Four things you should know before you get to Papua New Guinea


Key Points

  • Papua New Guinea (PNG) presents many exciting investment opportunities, but it is important to plan appropriately

  • If you are a foreign company looking to invest in PNG, you must receive Investment Promotion Authority (IPA) certification

  • You must obtain a visa before arriving

Introduction PNG is often described as the land of the unexpected. Although unpredicted events can happen at any time (and they often do), PNG still offers many opportunities to foreign investors. Despite the recent reduction of growth in PNG’s economy, the IMF recently projected that PNG will be the fastest growing country in the world in 2015, with GDP growth of c15%-20%.[1] 2016 will also see growth to the economy, and presents vast opportunities for investors.[2] The multibillion dollar PNG LNG project demonstrates PNG’s ability to instigate a large scale innovation, with the project commencing 6 months ahead of schedule.[3] Such undertakings improve investment confidence because they are intended to increase capacity development and provide economic growth. You may now want to consider starting business operations in PNG. So what do you need to know? 1. Before you start business operations in PNG A foreign company wishing to conduct business in PNG must (unless an exemption applies) obtain IPA approval and be issued with an IPA certificate. Without IPA certification any contract, agreement or understanding would be considered unlawful and may be found void and unenforceable. Before an IPA certificate can be issued a foreign business must either register as an Overseas Company under the Companies Act 1997 or incorporate a new PNG company. To register an Overseas Company in PNG you will need to complete Form 46 and pay the prescribed fee of 500 Kina (about AUD $200). [Note: a resident agent and a physical address in PNG are required to complete the form]. To incorporate a PNG company you will need to complete Forms 1, 2 ,3, 4 and 6 and pay the prescribed fee of 500 Kina (about AUD $200). All foreign companies registered or incorporated under the Companies Act 1997 must then apply within 14 days for Certification under the Investment Promotion Act 1992. Note: you can also purchase a PNG shelf company. Typically this will cost about 2,000 Kina or about AUD $1,000. Downloading free company forms: A range of IPA and company forms can be downloaded for free here. 2. Before you arrive in PNG - visa Prior to landing in PNG you need to make sure that you have the correct visa. This will depend on the purpose of the trip. Visitors All visitor entry permits are valid for a single entry stay of 60 days from the date of arrival. Work is prohibited under visitor entry permits. A visitor entry permit may be extended for a further 30 days. Visas may be obtained from:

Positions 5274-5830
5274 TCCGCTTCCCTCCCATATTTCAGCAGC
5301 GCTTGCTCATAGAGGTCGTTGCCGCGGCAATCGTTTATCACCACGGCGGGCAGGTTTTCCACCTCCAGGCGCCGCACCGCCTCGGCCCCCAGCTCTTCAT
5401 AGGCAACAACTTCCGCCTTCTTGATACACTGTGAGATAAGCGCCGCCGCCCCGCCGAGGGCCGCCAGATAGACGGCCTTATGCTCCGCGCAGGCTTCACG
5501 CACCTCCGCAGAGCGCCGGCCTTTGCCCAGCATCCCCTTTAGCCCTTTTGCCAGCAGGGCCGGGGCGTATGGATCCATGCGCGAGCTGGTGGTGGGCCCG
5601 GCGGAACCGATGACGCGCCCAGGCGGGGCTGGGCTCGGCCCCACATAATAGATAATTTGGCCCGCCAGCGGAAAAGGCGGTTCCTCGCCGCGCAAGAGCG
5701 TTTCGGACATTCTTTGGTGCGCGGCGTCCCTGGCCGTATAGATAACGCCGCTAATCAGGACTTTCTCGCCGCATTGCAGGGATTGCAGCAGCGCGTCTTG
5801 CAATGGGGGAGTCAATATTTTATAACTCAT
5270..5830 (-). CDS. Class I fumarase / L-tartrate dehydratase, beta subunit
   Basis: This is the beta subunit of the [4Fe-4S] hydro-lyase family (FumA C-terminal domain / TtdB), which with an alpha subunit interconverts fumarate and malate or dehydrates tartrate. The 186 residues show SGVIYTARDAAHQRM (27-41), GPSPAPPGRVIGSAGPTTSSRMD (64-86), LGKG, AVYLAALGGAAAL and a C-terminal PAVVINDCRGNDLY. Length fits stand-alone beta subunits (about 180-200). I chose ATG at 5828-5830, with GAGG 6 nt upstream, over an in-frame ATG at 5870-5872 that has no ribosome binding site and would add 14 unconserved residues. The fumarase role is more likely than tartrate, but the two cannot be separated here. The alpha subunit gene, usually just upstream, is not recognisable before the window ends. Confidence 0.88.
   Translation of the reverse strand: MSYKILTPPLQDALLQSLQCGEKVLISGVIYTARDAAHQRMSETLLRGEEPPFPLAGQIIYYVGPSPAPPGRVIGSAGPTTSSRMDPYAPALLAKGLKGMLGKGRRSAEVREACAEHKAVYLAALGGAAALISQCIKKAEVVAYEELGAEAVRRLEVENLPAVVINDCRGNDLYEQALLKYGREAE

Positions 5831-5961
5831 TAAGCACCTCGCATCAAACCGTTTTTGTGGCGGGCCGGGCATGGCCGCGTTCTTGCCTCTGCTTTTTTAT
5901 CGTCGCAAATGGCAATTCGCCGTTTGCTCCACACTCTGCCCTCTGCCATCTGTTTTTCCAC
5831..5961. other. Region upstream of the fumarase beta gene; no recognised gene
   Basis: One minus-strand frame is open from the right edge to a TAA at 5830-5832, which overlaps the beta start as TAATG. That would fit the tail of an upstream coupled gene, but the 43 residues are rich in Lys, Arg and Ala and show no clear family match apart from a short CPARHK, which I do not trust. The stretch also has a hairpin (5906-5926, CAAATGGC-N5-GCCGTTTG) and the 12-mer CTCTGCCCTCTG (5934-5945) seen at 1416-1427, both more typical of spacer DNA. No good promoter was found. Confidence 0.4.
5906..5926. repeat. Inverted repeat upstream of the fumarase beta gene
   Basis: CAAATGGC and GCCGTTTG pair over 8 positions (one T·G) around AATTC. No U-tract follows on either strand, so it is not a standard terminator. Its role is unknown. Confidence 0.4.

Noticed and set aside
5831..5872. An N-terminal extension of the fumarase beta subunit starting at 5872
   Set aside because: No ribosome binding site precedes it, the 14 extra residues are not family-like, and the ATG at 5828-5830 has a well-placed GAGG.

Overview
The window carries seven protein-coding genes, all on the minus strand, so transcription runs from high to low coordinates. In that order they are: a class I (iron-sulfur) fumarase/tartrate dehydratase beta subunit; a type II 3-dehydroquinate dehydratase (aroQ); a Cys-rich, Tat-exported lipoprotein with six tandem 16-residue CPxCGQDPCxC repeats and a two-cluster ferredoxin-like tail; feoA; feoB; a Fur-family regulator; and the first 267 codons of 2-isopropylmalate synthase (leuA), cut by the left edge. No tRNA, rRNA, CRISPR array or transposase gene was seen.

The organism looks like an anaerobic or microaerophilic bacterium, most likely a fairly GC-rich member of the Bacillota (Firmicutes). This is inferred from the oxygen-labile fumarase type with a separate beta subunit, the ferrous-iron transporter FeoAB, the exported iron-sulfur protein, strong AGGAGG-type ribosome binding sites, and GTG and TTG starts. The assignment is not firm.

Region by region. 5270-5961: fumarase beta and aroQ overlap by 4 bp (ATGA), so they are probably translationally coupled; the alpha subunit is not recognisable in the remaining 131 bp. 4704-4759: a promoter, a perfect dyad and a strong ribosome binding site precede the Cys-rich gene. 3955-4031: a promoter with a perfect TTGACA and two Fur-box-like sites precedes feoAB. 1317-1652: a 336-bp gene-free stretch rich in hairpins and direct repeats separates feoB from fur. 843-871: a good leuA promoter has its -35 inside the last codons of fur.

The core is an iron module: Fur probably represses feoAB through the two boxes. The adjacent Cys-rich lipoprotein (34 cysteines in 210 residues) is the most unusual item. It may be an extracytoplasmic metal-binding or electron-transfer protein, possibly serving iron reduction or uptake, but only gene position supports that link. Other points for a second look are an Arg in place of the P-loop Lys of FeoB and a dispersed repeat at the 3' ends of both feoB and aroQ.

• PNG High Commissions; and

  • Consulates and Offices overseas.